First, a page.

Human herpesvirus-6A and -6B (HHV-6A and -6B) are two closely related betaherpesviruses that infect humans. Upon primary infection they establish a life-long infection termed latency, where the virus genome is integrated into the telomeres of latently infected cells. Intriguingly, HHV-6A/B can integrate into germ cells, leading to individuals with inherited chromosomally-integrated HHV-6 (iciHHV-6), who have the HHV-6 genome in every cell. It is known that telomeric repeats flanking the virus genome are essential for integration; however, the protein factors mediating integration remain enigmatic. We have previously shown that the putative viral integrase U94 is not essential for telomere integration; thus, we set out to assess the contribution of potential viral recombination proteins U41 and U70 towards integration. We could show that U70 enhances dsDNA break repair via a homology-directed mechanism using a reporter cell line. We then engineered cells to produce shRNAs targeting both U41 and U70 to inhibit their expression during infection. Using these cells in our HHV-6A in vitro integration assay, we could show that U41/U70 were dispensable for telomere integration. Furthermore, additional inhibition of the cellular recombinase Rad51 suggested that it was also not essential, indicating that other cellular and/or viral factors must mediate telomere integration.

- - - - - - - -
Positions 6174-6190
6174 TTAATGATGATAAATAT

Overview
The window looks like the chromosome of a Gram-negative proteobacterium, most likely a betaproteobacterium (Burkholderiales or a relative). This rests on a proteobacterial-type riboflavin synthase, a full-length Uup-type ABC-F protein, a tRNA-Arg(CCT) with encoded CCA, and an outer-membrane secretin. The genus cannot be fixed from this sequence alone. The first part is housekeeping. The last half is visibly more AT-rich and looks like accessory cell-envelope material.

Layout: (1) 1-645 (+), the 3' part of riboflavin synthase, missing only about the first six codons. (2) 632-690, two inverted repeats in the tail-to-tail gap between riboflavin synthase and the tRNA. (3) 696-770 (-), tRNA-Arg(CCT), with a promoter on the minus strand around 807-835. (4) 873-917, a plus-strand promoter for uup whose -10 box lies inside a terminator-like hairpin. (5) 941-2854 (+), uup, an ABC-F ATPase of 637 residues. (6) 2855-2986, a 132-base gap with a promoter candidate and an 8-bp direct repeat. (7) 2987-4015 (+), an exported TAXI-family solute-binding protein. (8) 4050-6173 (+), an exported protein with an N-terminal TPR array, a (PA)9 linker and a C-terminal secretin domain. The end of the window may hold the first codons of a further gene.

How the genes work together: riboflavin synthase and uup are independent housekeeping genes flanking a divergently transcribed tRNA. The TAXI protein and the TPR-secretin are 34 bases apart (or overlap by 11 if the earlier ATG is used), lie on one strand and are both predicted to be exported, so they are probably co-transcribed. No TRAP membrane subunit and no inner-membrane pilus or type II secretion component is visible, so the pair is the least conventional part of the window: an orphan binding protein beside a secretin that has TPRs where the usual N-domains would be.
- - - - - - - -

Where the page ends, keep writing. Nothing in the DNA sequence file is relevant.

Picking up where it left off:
Keywords: HHV-6A; human herpesvirus 6A; latency; recombination; telomere integration.